Conference #3- Police and crime commissioners and youth unemployment
On day two of the Liberal Democrat Party Conference Kids Count excitedly transformed into fully-fledged reporter mode. Having already quite literally bumped into former Lib Dem leader Charles Kennedy, there was no sign of Clegg at this point. There were, however, plenty of opportunities for us to grill members of the party so that we could get to the bottom of where the liberal party really stands on all issues youth-related.
After a morning full to the brim with intriguing interviews we got the chance to delve into the mind of journalist Evan Davis (who you might recognise as the presenter of the BBCs Dragons Den), to find out his thoughts on various issues affecting young people. Specifically he spoke about an issue that we are particularly interested in, the newly elected police and crime commissioners and the effect that they are having on our communities.
Interestingly, he posed the view that it was too early to be able to judge their success, and that it would take several years before we begin to see the effects that these commissioners may have on their communities. In his opinion they are a great way to engage in democracy, but at the same time with such a low turnout in their elections it is hard to see how effective they will be. The occurrence of such a low turnout suggests that the public may be apathetic to the existence of police and crime commissioners, or that they were ill-informed about their roles prior to the elections. Whether you agree with his opinion or not, one thing can be said was that he was a pleasure to interview; interesting and well informed on a wide range of subjects, in particular issues relating to young people.
After a full day at conference centre, tired eyed and full bellied, I reflected on the prevalent themes that we came across while in Glasgow.
As mentioned in the last blog, Lib Dem leader Nick Clegg mentioned the need to address youth unemployment, something that was mirrored on the conference floor.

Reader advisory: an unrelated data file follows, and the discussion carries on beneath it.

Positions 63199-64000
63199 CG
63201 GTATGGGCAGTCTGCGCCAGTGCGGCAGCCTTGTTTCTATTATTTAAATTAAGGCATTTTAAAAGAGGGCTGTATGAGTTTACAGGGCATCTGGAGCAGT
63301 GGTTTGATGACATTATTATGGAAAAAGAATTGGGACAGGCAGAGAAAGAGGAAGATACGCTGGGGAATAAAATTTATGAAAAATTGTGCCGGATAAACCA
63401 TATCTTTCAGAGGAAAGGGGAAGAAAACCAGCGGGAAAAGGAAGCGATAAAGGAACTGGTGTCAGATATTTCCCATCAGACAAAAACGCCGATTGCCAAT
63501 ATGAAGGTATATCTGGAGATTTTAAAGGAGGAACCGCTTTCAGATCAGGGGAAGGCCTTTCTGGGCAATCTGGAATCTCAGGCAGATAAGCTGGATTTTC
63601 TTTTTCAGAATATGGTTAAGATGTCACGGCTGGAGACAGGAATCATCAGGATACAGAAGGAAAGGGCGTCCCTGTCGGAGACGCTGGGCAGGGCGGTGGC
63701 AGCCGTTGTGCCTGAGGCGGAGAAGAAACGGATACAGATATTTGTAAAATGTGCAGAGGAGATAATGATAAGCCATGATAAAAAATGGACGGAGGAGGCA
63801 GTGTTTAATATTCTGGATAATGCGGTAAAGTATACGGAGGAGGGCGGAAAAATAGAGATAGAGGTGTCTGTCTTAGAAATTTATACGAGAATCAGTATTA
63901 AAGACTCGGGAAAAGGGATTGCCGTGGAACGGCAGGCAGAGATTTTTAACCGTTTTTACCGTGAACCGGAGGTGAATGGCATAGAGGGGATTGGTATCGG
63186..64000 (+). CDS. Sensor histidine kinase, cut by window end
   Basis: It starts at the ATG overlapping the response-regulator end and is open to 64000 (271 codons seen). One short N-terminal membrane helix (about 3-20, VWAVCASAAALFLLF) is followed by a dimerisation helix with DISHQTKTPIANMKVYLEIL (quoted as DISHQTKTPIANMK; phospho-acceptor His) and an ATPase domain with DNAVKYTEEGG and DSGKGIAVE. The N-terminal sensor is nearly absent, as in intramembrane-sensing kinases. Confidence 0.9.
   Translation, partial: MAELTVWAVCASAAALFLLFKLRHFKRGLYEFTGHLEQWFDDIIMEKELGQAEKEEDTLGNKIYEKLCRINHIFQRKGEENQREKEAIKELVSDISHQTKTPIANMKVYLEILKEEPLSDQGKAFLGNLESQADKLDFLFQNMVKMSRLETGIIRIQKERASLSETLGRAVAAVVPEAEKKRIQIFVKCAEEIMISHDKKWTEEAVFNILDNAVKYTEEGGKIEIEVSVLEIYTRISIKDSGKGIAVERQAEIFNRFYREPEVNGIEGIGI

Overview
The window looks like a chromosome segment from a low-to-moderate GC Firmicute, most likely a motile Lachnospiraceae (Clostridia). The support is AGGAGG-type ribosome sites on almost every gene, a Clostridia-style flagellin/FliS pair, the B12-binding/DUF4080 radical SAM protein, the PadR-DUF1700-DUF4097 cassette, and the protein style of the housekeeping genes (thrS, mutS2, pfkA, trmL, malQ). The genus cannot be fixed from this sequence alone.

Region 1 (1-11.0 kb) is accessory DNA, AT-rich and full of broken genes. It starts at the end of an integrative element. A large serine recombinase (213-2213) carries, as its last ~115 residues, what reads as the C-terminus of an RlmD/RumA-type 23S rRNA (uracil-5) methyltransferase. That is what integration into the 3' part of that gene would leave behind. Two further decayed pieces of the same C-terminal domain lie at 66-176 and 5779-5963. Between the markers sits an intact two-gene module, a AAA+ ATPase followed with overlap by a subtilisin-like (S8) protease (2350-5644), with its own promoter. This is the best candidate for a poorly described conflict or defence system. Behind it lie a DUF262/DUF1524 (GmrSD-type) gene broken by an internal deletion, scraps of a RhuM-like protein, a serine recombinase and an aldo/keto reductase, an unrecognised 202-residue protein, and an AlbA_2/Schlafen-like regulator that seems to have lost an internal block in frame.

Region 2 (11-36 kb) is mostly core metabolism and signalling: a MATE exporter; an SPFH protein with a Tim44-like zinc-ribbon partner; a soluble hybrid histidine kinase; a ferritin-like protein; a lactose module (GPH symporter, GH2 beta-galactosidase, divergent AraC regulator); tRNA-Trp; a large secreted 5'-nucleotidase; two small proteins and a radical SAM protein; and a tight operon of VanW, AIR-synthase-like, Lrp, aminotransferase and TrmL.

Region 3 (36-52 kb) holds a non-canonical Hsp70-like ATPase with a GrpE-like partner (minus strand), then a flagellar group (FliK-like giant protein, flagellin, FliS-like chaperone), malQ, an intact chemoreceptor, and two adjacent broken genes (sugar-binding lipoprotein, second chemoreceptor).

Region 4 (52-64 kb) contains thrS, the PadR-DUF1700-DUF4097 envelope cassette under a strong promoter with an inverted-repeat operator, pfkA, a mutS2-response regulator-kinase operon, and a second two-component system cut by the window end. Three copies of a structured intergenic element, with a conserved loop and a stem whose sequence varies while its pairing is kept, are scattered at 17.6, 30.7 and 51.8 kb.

Firstly, Gordon Birtwistle MP was speaking to a group of young people from the Youth Zone about the success of the apprenticeship program that the Lib Dems have been running for the past three years. He went on further to stress that there are alternative paths to employment that are distinct from the university pathway, giving an anecdote about a young girl that he had met who shunned the University of Oxford AND still managed to become a hugely successful engineer at BAE Systems.
Now is the time for a shift in attitude. We need to understand that university isn’t suitable for everyone and that there are alternative pathways to employment and other ways to become successful. Some careers would certainly be better accessed through more hands-on training than book study at university and that should be considered acceptable.
The apprenticeship program definitely sounds like a good one but needs more exposure so that more and more people are become aware of the opportunities it offers. Apprenticeships should be available in more fields of work so that those who aren’t suited to studying are still able to access those careers they want.
As well as having alternative options, part of the problem young people are faced with is that they are just not aware of the careers that are available to them, the careers they could pursue if only they knew about them. There’s a plethora of careers out there but to someone at the bottom of the career ladder, you often find yourself lost in job titles that you don’t understand.
Many of us can relate to the motion from Liberal Youth’s chair Sarah Harding; that there should be more careers guidance to young people before they reach employment age and not just relating to the obvious jobs. Connexions has been scrapped but something needs to take its place so we can all get the best step into adult life.
Being at the conference really makes you aware of the sheer number of activists on so many different topics, let’s see what else is on the agenda when it comes to young people this conference season.